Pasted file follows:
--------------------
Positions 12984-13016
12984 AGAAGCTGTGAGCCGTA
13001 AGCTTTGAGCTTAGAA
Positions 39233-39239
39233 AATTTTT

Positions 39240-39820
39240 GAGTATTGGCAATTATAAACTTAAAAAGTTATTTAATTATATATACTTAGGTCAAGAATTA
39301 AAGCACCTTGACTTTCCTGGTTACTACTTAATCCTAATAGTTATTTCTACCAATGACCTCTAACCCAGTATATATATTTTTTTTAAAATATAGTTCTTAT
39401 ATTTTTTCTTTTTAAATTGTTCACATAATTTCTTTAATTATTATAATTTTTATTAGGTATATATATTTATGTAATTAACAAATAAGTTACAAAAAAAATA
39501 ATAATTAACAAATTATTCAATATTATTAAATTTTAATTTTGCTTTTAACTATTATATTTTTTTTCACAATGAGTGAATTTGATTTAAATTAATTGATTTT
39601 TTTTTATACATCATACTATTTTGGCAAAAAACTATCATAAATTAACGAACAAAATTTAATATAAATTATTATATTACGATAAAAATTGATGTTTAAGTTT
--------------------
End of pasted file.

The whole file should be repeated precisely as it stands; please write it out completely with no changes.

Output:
Positions 12984-13016
12984 AGAAGCTGTGAGCCGTA
13001 AGCTTTGAGCTTAGAA
Positions 39233-39239
39233 AATTTTT

Positions 39240-39820
39240 GAGTATTGGCAATTATAAACTTAAAAAGTTATTTAATTATATATACTTAGGTCAAGAATTA
39301 AAGCACCTTGACTTTCCTGGTTACTACTTAATCCTAATAGTTATTTCTACCAATGACCTCTAACCCAGTATATATATTTTTTTTAAAATATAGTTCTTAT
39401 ATTTTTTCTTTTTAAATTGTTCACATAATTTCTTTAATTATTATAATTTTTATTAGGTATATATATTTATGTAATTAACAAATAAGTTACAAAAAAAATA
39501 ATAATTAACAAATTATTCAATATTATTAAATTTTAATTTTGCTTTTAACTATTATATTTTTTTTCACAATGAGTGAATTTGATTTAAATTAATTGATTTT
39601 TTTTTATACATCATACTATTTTGGCAAAAAACTATCATAAATTAACGAACAAAATTTAATATAAATTATTATATTACGATAAAAATTGATGTTTAAGTTT